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If the pruning knife has been applied tered and abridged, we are not tho. with similar severity to the beauties roughly satisfied with their insertion of Gertrude of Wyoming, the hatchet in the present volume. Two beauti. of the Mohawk Brandt himself was ful war odes, entitled the Mariners not more fatally relentless and indis- of England, and the Battle of the criminate in its operations.

Baltick, afford pleasing instances of The book contains, besides Ger- that short and impetuous lyrick sally trude of Wyoming, several of Mr. in which Mr. Campbell excels all his Campbell's smaller pieces. Lochiel contemporaries. Two ballads, Gle. in particular and Hohenlinden are nara, and Lord Ullin's daughter, the introduced, although they made part former approaching the rude yet of the author's last quarto volume. forcible simplicity of the ancient We cannot be offended at meeting minstrels, the latter upon a more re. our favourites any where; yet when fined plan, conclude the volume. we connect the circumstance last They were new to us, and are momentioned, with the reflection that dels in their several styles of compoLochiel has been unnecessarily al- sition.

[The following article, and an able review of the French Code of Conscription in

serted in the first volume of the Select Reviews, page 369, are attributed to the pen of a young gentleman of Baltimore, who has lately returned from Europe, where he has been spending several years. Both articles appeared originally in

the Edinburgh Review.] Biographie Moderne, ou Dictionnaire Biographique de tous les Hommes morts ou

vivans, qui ont marqué à la fin du 18 Siecle ou au Commencement de celui-ci, par leur Rang, leurs Emplois, leurs Talens, leurs Malheurs, leurs Vertus, leurs Crimes, et où tous les faits qui les concernent sont rapportés de la Maniere la plus impartiale et la plus authentique. A Leipzig. 1807.

“TO endeavour,” says Machia- tion, which has accidentally fallen vel, in his Discourses,

« to make a

into our hands. Under the title of people free who are servile in their Modern Biography, it purports to be nature, is as hopeless, as to attempt a history of all those who, by their to reduce to slavery a nation imbued rank, their talents, their virtues, and with the spirit of freedom.” This their crimes, have contributed to il. remark, which was dictated by a lustrate, or to disgrace, the end of review of history in the days of Ma- the last and the commencement of chiavel, is eminently confirmed, we the present century. Before we offer think, by the events of our an opinion concerning the execution times. There are nations who cannot of so comprehensive a plan, we shall be permanently enslaved and others state the circumstances, which, as we cannot be long maintained in the erect are informed, attended the publicaposture of freedom. It is often no tion of the work in Paris. In the less foolish than it is criminal, in an year 1800, a Dictionary, similar in ambitious sovereign to bear down form to the present, but characterithe unarmed laws of a free people; zed by far greater asperity and boldand sometimes unwise and unjustifia- ness, was published in the French cable in an honest patriot to subvert all pital, and immediately suppressed by at once a corrupt or arbitrary govern. the police. The authors seem to ment.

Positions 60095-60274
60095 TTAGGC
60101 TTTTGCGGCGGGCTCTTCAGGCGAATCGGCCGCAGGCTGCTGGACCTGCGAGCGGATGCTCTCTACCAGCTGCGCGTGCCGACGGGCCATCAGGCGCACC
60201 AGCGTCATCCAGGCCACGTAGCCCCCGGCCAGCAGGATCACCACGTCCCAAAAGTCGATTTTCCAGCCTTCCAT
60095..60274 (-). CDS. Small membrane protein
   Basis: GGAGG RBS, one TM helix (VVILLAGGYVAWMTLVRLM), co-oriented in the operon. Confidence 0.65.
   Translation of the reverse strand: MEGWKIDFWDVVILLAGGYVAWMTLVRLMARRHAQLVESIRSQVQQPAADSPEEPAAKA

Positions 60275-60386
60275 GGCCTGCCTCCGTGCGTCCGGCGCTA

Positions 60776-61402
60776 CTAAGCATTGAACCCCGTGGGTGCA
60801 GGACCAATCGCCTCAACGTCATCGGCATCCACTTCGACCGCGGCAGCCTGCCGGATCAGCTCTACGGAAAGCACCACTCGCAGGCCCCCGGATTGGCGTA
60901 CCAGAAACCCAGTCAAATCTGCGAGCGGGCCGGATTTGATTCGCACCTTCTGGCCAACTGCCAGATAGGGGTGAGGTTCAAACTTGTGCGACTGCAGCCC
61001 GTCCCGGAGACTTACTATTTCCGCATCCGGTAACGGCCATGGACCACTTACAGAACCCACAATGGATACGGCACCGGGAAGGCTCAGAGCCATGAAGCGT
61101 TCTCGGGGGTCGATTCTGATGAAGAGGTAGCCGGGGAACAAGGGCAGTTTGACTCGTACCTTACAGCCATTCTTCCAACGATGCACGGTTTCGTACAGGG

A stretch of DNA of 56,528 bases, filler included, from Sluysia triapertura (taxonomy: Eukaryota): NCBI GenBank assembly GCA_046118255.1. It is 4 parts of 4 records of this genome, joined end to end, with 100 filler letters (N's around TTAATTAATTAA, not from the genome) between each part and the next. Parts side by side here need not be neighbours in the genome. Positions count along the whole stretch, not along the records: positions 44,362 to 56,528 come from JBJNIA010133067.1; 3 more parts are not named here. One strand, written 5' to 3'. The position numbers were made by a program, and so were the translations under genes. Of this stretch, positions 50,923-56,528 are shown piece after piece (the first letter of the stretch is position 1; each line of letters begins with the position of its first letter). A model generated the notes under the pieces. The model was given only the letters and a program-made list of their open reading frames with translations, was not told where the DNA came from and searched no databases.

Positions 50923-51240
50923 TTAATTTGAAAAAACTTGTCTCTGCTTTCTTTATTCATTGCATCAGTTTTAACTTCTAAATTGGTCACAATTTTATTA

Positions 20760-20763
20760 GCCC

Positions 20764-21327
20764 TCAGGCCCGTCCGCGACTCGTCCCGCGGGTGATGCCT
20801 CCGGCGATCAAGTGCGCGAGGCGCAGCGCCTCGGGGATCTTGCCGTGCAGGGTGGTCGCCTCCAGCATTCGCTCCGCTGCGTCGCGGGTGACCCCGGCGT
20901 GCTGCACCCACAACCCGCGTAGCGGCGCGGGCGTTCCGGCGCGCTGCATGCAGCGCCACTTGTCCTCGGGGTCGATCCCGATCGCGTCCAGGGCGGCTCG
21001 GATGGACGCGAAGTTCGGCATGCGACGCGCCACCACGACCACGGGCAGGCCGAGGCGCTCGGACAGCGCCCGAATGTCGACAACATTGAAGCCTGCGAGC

have had it in view, to expose the These reflections were suggested inconsistency of those who had enby the perusal of a curious and in- listed themselves in the service of the teresting work on the French reyolu- consular government, after signalizing

own

cure